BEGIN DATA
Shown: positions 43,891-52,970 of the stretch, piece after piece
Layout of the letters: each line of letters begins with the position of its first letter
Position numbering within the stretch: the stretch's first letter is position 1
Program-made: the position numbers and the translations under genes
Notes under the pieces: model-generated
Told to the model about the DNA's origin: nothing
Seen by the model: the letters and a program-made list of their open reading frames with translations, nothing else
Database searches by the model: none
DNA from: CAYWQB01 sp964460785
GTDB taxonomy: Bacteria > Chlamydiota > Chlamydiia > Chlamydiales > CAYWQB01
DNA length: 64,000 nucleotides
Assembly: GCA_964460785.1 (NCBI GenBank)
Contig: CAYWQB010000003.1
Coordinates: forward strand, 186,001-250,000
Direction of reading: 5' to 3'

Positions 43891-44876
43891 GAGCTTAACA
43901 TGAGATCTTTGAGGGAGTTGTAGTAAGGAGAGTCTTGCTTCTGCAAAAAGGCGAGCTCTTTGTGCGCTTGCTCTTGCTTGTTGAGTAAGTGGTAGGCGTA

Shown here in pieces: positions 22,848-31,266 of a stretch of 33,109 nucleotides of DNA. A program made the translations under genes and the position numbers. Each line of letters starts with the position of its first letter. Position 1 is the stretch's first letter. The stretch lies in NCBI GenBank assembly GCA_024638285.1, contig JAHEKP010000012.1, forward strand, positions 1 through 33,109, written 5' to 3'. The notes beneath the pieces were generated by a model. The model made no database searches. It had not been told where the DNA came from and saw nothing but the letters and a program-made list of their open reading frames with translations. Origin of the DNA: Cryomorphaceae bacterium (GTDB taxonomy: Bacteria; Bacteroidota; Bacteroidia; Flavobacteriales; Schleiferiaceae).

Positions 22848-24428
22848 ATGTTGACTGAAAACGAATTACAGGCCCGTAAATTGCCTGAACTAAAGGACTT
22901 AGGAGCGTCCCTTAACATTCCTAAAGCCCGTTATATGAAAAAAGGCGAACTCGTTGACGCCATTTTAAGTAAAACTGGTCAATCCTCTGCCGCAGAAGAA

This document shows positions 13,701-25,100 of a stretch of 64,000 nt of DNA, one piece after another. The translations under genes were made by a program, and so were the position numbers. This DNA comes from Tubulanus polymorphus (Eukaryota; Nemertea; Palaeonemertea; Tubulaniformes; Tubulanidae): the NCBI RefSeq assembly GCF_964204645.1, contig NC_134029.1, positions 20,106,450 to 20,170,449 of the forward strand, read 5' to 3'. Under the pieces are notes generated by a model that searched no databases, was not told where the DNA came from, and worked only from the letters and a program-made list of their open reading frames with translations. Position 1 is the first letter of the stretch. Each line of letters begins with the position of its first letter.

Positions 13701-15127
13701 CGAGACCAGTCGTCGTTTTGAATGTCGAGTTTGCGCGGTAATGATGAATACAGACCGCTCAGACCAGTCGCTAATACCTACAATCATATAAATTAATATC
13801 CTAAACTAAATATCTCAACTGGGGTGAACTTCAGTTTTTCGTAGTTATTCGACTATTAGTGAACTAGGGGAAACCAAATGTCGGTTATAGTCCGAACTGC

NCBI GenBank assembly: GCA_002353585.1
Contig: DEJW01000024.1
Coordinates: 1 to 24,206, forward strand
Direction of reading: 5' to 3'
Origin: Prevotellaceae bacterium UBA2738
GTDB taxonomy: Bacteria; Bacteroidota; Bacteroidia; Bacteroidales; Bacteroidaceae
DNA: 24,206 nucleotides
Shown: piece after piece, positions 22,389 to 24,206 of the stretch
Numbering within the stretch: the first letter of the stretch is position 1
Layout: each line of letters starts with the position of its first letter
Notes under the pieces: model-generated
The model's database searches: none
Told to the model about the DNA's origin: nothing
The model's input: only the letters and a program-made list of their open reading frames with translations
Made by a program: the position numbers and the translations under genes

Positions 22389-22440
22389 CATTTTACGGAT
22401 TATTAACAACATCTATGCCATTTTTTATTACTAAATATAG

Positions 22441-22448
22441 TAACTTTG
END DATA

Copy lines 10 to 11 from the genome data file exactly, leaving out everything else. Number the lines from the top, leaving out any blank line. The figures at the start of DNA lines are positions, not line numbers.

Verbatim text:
GTDB taxonomy: Bacteria > Chlamydiota > Chlamydiia > Chlamydiales > CAYWQB01
DNA length: 64,000 nucleotides